I've noticed that when I slowly press the sustain pedal, the dampers don't all raise at the same time. Also, then I release the pedal, some dampers touch the strings before others. This is causing some notes to buzz a bit. Is this an easy adjustment I can make myself, or should I just call my tech?
It is an easy adjustment for a novice to make. The difficulty is doing it without doing more damage than a tech's visit would have cost. I see far more DIY damage than improvement, so I see the odds of you getting what you want by doing it yourself as a first timer as slim. I speak for many techs when I say that " if you must go for it, be cheerful when you get our bill to repair it." So, here's one way
Do a closer check of your dampers. It isn't enough to say they don't lift together. Does one end lift before the other? Or perhaps, the middle rises first? Or, is more a scattershot result? Lift them all up with the pedal, then play a full bottom to top, two finger(get the sharps in there), glissando as hard as your fingernails will bear. Immediately begin lowering the dampers onto the strings, paying attention to the progression. Going slowly will allow you to pin point the last remaining string to be sounding. It will tell you if the dampers are mostly together with a few early and late ones, or if they are all over the place. This is the reverse of watching them lift and can tell more about how things are working vs appearing. Notice that some dampers begin moving while still damping (trichords), while others free the string at first lift,(blocks).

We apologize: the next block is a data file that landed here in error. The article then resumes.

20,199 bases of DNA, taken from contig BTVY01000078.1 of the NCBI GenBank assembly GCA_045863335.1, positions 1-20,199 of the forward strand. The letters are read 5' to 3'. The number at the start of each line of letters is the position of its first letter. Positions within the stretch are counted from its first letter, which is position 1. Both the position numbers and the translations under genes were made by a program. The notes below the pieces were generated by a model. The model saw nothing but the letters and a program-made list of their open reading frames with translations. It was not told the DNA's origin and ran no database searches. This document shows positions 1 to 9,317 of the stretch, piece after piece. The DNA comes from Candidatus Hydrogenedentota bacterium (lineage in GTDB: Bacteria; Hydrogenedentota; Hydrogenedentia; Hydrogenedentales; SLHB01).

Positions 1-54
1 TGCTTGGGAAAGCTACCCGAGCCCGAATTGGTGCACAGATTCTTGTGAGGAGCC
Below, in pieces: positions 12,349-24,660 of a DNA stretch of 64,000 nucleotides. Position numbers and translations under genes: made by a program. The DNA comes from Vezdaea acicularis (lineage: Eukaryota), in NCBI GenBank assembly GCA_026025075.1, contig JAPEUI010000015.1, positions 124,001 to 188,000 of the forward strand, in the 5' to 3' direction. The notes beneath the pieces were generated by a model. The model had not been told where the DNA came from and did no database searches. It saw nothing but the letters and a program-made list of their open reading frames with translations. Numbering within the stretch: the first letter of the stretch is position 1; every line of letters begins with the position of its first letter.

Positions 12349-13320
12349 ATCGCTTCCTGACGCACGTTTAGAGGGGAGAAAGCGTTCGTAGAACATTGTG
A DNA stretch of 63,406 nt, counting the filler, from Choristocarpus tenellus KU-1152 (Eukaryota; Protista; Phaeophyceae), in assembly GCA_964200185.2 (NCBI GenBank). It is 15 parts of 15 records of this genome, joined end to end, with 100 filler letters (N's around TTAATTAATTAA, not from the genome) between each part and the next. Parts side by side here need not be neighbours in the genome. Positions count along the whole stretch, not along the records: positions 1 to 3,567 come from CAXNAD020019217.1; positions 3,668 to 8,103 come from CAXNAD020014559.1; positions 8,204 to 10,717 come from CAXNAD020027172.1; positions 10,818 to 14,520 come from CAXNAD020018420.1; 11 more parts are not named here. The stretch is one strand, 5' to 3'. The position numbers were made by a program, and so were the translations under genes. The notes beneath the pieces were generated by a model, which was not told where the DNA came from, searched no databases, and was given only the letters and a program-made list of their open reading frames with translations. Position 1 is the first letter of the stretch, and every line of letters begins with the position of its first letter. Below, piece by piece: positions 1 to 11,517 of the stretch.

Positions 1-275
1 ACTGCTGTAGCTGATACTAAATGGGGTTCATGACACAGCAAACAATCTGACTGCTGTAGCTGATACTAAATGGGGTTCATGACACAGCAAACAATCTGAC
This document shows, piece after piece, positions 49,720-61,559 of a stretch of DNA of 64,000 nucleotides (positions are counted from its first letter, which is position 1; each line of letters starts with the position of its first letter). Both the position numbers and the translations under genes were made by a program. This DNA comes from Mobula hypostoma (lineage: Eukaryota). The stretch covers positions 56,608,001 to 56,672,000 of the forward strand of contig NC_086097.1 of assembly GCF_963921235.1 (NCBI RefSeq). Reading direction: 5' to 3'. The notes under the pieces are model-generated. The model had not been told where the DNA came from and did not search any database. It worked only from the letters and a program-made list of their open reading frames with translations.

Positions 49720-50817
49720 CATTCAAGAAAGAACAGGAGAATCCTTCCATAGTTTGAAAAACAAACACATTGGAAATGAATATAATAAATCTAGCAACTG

Going slowly enough , you may be able to detect which ones sing on landing. You can roughen the felt with a small strip of 320 silicon/oxide paper. I have had this problem in the recording arena, here. Close mics pick that yawp up. The abrasion therapy isn't a long term solution, but will buy maybe a year or two for a home piano. A flexible strip about 1" wide and 10" long will do it. You may want to check out the price of having some dampers replaced before getting too aggressive with the sandpaper.....
The above is all DIY guidance, woefully lacking in caveats, detail, and responsibility. Anyone with a RX6 that is having damper problems really should call their tech.